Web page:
Pubdate: Fri, 13 May 2005
Source: Simcoe Reformer, The (CN ON)
Copyright: 2005 Annex Publishing & Printing Inc.
Author: Daniel Pearce
Bookmark: (Cannabis and Driving)


TOWNSEND - Teens are reluctant to drink and drive but aren't afraid to take 
drugs and get behind the wheel of a car, says a local addictions counsellor.

"We need to broaden the image to kids of what impaired driving is," Kim 
Baker of Addictions Services of the Haldimand-Norfolk Health Unit, told a 
group of parents here Wednesday night. "It's not about impaired driving. 
It's about losing your life."

Young people "have got the message" about drunk driving yet they will smoke 
pot or take magic mushrooms and drive without fear of the consequences, 
Baker said.

"Kids drive all the time (after taking drugs) under the impression there's 
no distortion in their senses," she told the information meeting. "For 
marijuana, there's a misconception about how risky it is because it's 
considered natural."

She said kids are also twice as likely to get into a car with someone who 
has been drinking.

Baker was one of two speakers who addressed about 18 parents here on how to 
handle teenagers on the issues of drugs and sex.

Parents need to strike a balance between strictness and permissiveness with 
their teens, said Jayne Holmes, a public health nurse with the 
Haldimand-Norfolk Health Unit.

"As parents we have an overwhelming desire to take responsibility for a lot 
of things they should take responsibility for," Holmes told the Reformer 
after addressing the group.

Kids, she explained, need to make their own decisions so they can "learn to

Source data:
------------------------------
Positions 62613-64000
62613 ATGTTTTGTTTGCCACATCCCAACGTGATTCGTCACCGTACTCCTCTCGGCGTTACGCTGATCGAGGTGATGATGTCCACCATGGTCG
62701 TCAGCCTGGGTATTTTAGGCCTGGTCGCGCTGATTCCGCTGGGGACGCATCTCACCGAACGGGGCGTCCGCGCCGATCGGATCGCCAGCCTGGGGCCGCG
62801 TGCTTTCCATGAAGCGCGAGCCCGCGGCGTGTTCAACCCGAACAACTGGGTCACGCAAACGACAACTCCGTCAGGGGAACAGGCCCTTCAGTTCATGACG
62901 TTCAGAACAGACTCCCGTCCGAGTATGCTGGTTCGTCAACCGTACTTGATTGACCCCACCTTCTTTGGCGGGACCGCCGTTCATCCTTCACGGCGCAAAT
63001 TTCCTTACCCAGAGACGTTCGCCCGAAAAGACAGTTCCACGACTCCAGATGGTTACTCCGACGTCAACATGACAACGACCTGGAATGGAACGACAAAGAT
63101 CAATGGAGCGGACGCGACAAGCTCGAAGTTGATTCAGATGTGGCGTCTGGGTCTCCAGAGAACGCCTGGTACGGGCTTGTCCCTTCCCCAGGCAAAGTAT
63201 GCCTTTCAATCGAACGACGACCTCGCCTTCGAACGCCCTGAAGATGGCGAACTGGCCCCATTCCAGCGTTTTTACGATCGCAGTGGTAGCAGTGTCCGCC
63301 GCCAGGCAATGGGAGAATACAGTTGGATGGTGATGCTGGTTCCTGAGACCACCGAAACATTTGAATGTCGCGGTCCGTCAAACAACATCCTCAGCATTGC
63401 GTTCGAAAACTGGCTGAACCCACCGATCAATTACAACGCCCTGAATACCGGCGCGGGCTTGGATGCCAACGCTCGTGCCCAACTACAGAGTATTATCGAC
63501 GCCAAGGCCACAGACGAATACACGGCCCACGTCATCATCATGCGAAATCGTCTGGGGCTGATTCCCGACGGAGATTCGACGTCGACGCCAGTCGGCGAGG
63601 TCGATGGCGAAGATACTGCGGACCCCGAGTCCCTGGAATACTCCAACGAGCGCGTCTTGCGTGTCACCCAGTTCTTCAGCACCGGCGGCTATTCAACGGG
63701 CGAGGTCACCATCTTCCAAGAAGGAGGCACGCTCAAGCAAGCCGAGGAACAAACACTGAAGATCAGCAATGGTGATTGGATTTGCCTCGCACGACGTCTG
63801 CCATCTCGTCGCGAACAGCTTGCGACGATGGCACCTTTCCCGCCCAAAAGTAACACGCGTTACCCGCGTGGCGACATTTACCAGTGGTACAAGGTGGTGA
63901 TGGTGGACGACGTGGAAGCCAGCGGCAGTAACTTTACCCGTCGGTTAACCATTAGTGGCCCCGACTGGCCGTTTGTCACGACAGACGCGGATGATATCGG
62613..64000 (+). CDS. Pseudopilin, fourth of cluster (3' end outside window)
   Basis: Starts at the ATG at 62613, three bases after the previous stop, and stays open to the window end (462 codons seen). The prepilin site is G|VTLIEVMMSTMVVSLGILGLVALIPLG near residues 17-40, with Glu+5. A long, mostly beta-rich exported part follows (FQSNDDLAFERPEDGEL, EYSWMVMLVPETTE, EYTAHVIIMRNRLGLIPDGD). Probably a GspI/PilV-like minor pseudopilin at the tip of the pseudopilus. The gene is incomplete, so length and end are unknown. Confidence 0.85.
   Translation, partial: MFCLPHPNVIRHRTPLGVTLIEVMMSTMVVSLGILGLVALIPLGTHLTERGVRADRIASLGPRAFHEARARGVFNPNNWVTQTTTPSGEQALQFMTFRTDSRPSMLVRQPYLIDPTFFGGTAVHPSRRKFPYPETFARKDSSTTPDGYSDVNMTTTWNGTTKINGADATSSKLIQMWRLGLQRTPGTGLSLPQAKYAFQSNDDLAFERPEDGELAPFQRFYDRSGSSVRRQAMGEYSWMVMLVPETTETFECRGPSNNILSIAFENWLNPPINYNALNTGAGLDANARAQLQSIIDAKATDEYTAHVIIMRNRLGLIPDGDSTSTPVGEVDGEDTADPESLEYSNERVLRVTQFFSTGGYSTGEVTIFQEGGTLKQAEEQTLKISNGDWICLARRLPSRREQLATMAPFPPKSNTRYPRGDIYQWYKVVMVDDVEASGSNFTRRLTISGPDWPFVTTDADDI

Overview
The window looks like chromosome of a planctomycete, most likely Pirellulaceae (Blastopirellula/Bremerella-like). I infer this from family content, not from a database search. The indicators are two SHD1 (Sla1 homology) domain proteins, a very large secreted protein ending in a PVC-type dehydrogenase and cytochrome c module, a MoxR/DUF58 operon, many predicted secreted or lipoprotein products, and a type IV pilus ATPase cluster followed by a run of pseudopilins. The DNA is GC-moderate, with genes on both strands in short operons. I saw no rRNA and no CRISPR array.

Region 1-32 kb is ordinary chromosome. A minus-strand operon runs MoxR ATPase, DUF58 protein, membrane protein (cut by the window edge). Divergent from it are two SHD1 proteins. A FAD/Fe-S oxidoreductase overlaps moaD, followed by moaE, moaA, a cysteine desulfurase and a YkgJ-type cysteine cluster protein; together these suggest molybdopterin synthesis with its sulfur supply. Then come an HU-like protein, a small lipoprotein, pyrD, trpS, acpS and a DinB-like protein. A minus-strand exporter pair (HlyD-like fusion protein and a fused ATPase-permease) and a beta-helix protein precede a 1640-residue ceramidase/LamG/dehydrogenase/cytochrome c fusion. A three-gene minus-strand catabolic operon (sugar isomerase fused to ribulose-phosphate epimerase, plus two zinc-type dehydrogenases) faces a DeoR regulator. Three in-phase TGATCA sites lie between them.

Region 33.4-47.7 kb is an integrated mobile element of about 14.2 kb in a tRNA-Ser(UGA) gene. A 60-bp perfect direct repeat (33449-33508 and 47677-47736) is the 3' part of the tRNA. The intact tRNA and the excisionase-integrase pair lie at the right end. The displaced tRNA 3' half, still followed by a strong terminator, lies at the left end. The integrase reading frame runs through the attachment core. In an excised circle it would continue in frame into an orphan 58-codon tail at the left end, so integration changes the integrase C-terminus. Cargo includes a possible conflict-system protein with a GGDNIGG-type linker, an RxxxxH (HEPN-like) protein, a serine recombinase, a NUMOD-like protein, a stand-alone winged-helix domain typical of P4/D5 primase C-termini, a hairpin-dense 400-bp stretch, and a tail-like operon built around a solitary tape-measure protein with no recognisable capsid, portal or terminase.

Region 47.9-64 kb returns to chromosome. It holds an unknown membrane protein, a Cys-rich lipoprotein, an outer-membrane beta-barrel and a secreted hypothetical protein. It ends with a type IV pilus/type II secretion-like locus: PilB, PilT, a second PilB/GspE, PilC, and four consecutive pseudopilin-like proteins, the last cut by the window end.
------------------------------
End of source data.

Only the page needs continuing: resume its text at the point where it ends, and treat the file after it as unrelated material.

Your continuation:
problem solve." If they don't experience a regular adolescence, they won't 
have "the information to make decisions," she said.

During her presentation, Holmes suggested that fathers continue to show 
physical affection, including hugging and kissing, towards sons even after 
they reach adolescence.

"When age 12 hits, (fathers) shake hands now. 'People will think I'm 
teaching you to be gay,'" she said.

Instead, the affection makes the boys "better individuals" and they too 
learn to be affectionate, Holmes said.

She also warned parents about the trend towards "oral sex clubs" among 
girls as young as 12.

Often seen in the city, the clubs are one way for girls to engage in sexual 
activity without fear of pregnancy, Holmes said.

The clubs are also a way for boys to talk girls into having sex by taking 
away the risk of pregnancy, she added.

"It's not about not getting pregnant. It's about not having sex because 
you're not ready."

Adolescent girls also tend to think they are infertile, Holmes said.

"They have their period, have sex, they're not pregnant, so they keep 
having sex. What they don't realize is that it can take up to 
one-and-a-half years for people with no problems to get pregnant."
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